The first task is to measure the distance to each speaker in feet.  While using feet as a unit will simplify the formula we derive, Yamaha and my years of schooling in Canada tell me we should use a metric measurement like centimeters. 

Let's denote some variables as follows:

Left Speaker Distance = LS
Right Speaker Distance = RS
Center Channel Distance = C
Left Rear Speaker Distance = LR
Right Rear Speaker Distance= RR
Rear Center Channel Speaker Distance = RC
Delay of Speaker in Question = d{speaker}
Distance to Reference Speaker = DR
Distance to Speaker in Question = D{speaker} where speaker is a definition from above (LS, RS, C, LR, RR or RC)

Ok, here is where all the fun starts.  Before adjusting any delay settings, define a distance to a reference speaker, which is the speaker all other speakers will be compared to and will have a delay setting of 0ms. In the case of the RX-V630 this will need to be the left and right main speakers, since you cannot adjust delay for those.  Next, 30cm (1 foot) of distance from a speaker causes a 1 ms delay in the sound wave from any given speaker, allows the following formula to be derived:

d{speaker in question} =  (DR -  D{reference speaker}) X 1ms
or simply
Delay setting for a particular speaker in ms = Distance to the reference speaker in Feet, Minus the Distance to the speaker in question

    This leaves the simple expression:

d{speaker in question} =  DR -  D{reference speaker}
or even more simply

The delay in milliseconds for any given speaker setting is equal to the number of feet closer that speaker is to your listening position than the reference speaker.

This does pose the question, "What if the speaker in question is farther away than the reference speaker?"  It simply becomes a negative delay and does not break the mathematical or simple expression.  However it is very rare for an SSP to allow negative delay values, so make sure you choose the speaker the greatest distance from you as your reference speaker.

For an example, let's assume the main left and right speakers are 15 ft away, the surround speakers are 5 feet away and the center channel is 12 ft away from your listening position.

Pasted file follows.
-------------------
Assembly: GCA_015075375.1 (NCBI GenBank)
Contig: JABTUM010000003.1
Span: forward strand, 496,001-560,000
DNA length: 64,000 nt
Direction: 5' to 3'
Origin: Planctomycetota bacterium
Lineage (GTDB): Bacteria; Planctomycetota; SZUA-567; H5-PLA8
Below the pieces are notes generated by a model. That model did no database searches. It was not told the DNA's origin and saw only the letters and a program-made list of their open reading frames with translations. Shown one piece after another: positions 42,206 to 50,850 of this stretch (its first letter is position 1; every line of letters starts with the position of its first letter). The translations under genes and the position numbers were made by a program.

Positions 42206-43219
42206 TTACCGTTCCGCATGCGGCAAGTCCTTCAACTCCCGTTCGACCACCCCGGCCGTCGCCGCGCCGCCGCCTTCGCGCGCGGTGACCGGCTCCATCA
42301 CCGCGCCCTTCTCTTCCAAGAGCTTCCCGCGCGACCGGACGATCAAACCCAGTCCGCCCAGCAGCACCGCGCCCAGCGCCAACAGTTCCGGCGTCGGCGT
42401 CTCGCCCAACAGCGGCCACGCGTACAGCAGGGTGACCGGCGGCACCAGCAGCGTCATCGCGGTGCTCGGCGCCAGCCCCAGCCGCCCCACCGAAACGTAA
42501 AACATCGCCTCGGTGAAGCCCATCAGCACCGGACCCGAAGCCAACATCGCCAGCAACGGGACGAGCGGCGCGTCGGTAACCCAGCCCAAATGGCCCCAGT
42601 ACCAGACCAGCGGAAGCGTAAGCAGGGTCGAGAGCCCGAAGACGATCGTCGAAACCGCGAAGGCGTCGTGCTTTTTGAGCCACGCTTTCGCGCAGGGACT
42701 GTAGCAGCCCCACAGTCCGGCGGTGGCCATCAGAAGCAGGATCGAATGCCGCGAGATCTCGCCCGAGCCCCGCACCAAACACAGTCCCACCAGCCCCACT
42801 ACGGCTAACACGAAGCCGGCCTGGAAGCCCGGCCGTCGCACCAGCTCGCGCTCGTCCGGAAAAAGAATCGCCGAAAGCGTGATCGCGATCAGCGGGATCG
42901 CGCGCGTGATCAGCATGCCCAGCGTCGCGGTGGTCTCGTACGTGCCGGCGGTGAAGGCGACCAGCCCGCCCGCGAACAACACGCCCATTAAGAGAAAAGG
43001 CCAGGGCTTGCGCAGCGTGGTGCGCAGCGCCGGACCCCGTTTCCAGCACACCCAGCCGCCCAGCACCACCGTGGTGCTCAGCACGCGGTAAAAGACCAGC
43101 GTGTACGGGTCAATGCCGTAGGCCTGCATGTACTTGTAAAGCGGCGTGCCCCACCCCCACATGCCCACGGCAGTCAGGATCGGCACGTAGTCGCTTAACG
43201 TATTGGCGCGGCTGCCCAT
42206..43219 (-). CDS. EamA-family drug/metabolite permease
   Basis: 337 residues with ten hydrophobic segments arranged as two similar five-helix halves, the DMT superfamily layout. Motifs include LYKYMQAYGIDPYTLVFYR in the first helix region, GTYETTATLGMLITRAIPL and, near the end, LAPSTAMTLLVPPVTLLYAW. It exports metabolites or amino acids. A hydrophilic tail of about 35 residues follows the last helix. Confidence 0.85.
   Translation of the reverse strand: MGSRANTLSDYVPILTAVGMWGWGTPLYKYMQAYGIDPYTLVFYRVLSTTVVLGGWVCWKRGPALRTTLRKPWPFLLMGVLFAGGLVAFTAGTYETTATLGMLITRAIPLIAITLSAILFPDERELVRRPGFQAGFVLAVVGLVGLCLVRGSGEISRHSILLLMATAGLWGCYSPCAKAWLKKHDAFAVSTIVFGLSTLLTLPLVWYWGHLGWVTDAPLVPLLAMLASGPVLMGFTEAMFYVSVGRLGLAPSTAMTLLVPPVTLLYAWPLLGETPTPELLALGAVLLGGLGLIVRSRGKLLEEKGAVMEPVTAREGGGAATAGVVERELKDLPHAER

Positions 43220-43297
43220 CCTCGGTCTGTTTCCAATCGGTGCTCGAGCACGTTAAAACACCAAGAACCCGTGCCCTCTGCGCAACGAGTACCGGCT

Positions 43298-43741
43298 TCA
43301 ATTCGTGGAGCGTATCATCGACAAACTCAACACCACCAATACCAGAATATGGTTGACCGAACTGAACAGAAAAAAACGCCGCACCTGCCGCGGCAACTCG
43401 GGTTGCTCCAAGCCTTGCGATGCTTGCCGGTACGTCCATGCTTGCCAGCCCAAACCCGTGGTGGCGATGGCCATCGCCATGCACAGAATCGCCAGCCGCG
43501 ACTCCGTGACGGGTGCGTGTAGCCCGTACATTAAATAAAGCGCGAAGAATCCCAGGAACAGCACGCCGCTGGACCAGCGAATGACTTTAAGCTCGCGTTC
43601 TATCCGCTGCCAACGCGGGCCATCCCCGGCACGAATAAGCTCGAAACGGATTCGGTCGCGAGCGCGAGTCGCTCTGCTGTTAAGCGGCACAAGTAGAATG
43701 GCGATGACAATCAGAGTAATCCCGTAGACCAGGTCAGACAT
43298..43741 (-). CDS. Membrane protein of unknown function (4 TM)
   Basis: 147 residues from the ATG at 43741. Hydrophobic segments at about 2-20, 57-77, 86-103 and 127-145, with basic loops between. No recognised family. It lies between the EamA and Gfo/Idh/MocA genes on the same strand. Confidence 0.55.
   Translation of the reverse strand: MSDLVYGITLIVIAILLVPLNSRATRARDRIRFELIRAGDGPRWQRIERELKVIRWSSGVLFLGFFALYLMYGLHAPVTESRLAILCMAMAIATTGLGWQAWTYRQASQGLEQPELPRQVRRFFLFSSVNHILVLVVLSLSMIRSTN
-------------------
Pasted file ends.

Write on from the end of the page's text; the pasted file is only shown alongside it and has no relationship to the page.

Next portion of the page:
Center Channel Delay = 15ft - 12ft = 3ft = 3ms of delay
Surround's Delay = 15ft - 5ft = 10ft = 10ms of delay

The whole idea is to have the sound from all your speakers reaching your ears at the same time, in relation to the signal being sent to those speakers. For the speakers that are close to you, a delay has to be added so that their sound reaches your ears at the same time as the speakers that are farther away from you, with respect to the music signal that is sent to all the speakers at the same instant.

Bass Management

The bass management in the 630 is pretty simple. It allows each speaker to be set to "Small" or "Large" and redirect low frequencies to the subwoofer, mains, or both. Speakers set to small have a fixed high-pass crossover at 90 Hz. The RX-V630 does not give the user any options to control the slope. At the price and target market of this unit, I do not see a problem with it.

Click for larger view

Remote Control

The last set up task was to program the remote. The unit supplied with the 630 is not back lit, and most of the buttons are the same size, making it very hard to use in the darkness of a home theater. Yamaha has struggled with remotes for years, and while the RX-V630’s is better than the last generation, Yamaha still has a long way to go. Things only got worse when I tried to program it with the codes for my equipment. Out of the VCR, SAT receiver, 300 Disc CD-player, and DVD player, the only component that was usable without picking up another remote was the VCR. The 630 remote has no learning capabilities so do not expect to replace all your remotes with this one. On the plus side, the remote has a great range, so I could easily bounce the signal off my screen to control the receiver located behind me (>22 ft). It also works from just about any angle.


As I mentioned, I had set everything up and had been using the receiver for weeks before I opened the manual. However, at the price point of this unit, it is probable that someone new to home theater may be trying to set it up. The manual is reasonably well written, and most pages contain notes on how the settings currently being explained might affect other functions of the receiver.

Everyday Use